Diagnostic knee arthroscopy: findings and their correlation with clinical impressions at mulago hospital.
MetadataShow full item record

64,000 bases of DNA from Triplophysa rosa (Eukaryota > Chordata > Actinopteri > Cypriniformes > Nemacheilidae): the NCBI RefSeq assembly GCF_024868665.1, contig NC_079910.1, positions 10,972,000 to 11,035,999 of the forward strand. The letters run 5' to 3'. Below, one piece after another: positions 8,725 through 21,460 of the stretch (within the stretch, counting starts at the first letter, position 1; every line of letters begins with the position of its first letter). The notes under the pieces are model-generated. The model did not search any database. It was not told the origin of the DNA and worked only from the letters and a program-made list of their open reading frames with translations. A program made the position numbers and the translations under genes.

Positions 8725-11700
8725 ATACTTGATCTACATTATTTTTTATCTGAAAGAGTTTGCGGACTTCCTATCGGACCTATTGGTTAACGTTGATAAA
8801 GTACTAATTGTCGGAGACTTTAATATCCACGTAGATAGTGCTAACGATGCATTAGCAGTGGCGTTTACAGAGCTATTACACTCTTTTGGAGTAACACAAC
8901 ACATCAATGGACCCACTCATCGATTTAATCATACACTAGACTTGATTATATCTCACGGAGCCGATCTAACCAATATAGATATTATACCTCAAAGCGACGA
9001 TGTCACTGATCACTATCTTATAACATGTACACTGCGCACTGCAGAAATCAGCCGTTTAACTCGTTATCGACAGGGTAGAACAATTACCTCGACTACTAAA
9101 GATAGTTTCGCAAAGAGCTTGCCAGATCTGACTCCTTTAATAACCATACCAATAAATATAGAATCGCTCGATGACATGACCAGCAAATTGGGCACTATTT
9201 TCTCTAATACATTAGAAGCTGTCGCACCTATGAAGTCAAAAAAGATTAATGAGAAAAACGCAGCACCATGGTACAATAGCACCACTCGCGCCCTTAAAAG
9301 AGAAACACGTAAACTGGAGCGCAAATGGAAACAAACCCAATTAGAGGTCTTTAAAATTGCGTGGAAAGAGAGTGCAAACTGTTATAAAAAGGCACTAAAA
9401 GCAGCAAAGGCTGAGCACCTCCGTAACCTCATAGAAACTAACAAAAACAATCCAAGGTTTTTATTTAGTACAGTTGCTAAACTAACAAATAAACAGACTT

INTRODUCTION: A number of patients present to the orthopaedic surgeon with complaints of knee pain. A diagnosis based on clinical examination only is frequently inaccurate and arthroscopy is considered to be the gold standard in diagnosis of knee conditions. In the pilot study, it was noted that about 2% of patients in the mulago hospital orthopaedic clinic had knee conditions without a definite diagnosis. There are no studies in Uganda documenting the commonly encountered pathologies of the knee to guide clinicians in making these diagnoses. This study thought to document the common findings at arthroscopy and compare them with clinical impressions, with an aim of establishing their correlation in mulago hospital. METHODS: This was a cross sectional study involving 34 patients who underwent a diagnostic knee arthroscopy procedure at the orthopaedic theatre of mulago hospital for an undetermined knee diagnosis. Consecutive sampling was used and both the preoperative clinical impressions and the findings at arthroscopy were documented and analysed. RESULTS: The commonest preoperative clinical impression was a medial meniscal tear (21%). At arthroscopy, by far, the commonest finding was an osteochondral lesion (27%). The most correct correlation between the clinical impressions and arthroscopic findings was in ACL tears and osteoarthritis, while the greatest discrepancy was in osteochondral lesions. The overall accuracy of clinical examination was 87.2%. CONCLUSION: Clinical examination is a useful tool in diagnosing knee pathologies. In mulago, the accuracy of the referring physicians is high. There is however need to strengthen training of medical personnel in diagnosis of knee derangements so as to reduce the missed diagnoses.